The last few months for me have been really beautiful and eventful – I have had a good season, in which I was able to put a lot of the things I had planned for the season into practice. The first few weeks of racing were almost like a new start for my team and me, because in the summer we had put our focus very much on my original discipline, the Giant Slalom – and our approach proved to be successful.
With most of the World Cup races I took part in, I was pleased with the way I tackled the runs – I always skied full throttle to get the most out of every race.
Sölden and Killington showed me that I was prepared to the hilt, had a lot of energy and that I had made good use of the summer. I was full of motivation and was happy that the season had finally started. Both competitions were organised really well and the atmosphere was great – both venues gave us something back for all the hard work we had done in the summer months. This really built me up and gave me hope for the races still to come.
In Val d’Isere, after a really good Super G run, I suddenly hit something and came a real cropper. That was a shock and I realised that something was not quite right with my body. So it was extremely risky for me to enter for a later race in Courchevel – I did not feel secure and was afraid that maybe something else might happen.
I couldn’t take part in the events in Bad Kleinkirchen and Cortina d’Ampezzo because I had contracted viral flu. No training, no racing, I had to wait two weeks to make sure I was physically fit again. That was hard for me. I also did not know if I would be able to regain my earlier form after this forced break.
In Kronplatz and in Lenzerheide these worries vanished into thin air. The actual races were really cool, the atmosphere in both venues was just right, and everything was just perfect: my body, the material, the snow. The fact that I had managed to return to competitive skiing at such a high level was a surprise for me, too.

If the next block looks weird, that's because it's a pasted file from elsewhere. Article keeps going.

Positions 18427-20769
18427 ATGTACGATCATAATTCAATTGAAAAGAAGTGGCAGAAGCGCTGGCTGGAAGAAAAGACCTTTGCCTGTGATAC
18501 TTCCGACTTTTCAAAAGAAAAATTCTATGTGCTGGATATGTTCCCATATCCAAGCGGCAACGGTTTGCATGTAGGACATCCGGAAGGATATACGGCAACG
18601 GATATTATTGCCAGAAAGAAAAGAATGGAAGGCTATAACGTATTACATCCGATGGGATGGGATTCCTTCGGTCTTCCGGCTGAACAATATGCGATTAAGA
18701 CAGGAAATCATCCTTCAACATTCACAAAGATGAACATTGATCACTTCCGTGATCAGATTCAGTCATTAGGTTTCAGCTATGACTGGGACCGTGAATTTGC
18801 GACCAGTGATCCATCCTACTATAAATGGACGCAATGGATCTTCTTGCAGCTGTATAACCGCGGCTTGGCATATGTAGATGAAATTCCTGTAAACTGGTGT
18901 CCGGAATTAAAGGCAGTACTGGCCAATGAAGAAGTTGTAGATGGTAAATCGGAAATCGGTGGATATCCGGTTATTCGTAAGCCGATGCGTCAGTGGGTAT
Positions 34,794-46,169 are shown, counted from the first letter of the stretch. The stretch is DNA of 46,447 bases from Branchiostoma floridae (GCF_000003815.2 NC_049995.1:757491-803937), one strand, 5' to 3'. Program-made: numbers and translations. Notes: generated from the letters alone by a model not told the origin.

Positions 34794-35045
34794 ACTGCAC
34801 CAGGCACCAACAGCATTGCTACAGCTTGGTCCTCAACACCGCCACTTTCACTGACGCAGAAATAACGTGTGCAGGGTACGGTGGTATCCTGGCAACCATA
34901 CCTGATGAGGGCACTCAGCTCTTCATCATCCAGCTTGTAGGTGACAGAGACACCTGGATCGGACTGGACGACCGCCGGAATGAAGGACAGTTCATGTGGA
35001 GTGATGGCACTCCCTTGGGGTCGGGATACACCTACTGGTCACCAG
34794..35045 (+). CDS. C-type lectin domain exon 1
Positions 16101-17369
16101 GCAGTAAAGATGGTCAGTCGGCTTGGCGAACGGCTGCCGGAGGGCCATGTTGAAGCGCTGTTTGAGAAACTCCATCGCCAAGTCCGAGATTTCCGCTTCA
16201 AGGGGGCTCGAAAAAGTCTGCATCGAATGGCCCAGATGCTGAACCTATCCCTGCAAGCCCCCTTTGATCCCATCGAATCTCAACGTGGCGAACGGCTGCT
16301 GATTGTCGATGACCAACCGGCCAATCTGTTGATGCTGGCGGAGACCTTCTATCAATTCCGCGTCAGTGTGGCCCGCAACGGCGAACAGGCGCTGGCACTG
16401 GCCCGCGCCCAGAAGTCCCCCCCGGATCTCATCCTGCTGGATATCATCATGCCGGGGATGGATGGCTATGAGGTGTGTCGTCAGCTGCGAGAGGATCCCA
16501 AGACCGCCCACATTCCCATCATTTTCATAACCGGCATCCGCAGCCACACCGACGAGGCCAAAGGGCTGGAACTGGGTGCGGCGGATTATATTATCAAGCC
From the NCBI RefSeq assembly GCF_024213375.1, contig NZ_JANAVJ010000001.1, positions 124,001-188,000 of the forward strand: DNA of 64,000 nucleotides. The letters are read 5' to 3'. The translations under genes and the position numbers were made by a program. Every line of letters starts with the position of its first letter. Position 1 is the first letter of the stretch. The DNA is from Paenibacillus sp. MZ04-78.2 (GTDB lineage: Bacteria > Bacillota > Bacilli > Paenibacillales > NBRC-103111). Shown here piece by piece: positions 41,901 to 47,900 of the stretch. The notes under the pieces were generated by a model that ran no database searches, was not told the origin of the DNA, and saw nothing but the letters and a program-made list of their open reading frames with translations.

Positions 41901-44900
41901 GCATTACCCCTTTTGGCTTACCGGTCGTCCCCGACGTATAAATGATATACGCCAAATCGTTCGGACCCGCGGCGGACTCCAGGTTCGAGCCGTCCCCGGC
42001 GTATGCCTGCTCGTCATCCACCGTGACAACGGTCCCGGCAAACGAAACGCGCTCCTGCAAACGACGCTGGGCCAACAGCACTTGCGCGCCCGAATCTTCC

And then came the Olympic Games – a very special event for every athlete – one that promotes the idea that sport can build bridges for us all to live together in peaceful coexistence. In the Olympic Village I was able to to come together with the many outstanding athletes and this enabled me to feel both the Olympic spirit and the international team spirit. I really have great respect for all the athletes who travelled long distances to give their best performance and win medals. I, too, was in a state of tense excitement and this made my time in the Olympic Village very special. I come from Tegernsee, a region that is famous for its winter sports and all the traditions that go with them – but it was this typical winter feeling that was missing for me in Pyeongchang.
In Ofterschwang I experienced a “home race” where the crowds watching were outstanding. It was a great moment to cross the finishing line and see and hear everyone cheering loudly. It was an audience that really lifted every one of us skiers and helped us all to enjoy a racing day that was just perfect.
In Are I was once again able to show what I was made of. We had changed my set-up a bit, and it worked right from the start. I am now in a good starting position for the new season , enabling me to feel highly motivated and confident. I might not have taken part in a lot of races – but I actually managed to score more points.
Having won the little crystal ball again means a lot to me. This little ball shows me that I had a good season. In many races I was able to show my particular drive and élan, some of my runs were perfect and some of them were just a few hundredths of a second off the mark. In a sport like mine it is all par for the course and also gives us a bit of breathing space for the new season!
The little ball has motivated me again for the next season. That is the beauty of sport – you learn from your failures and your victories drive you forward and give you an incredible amount of energy for the next few years.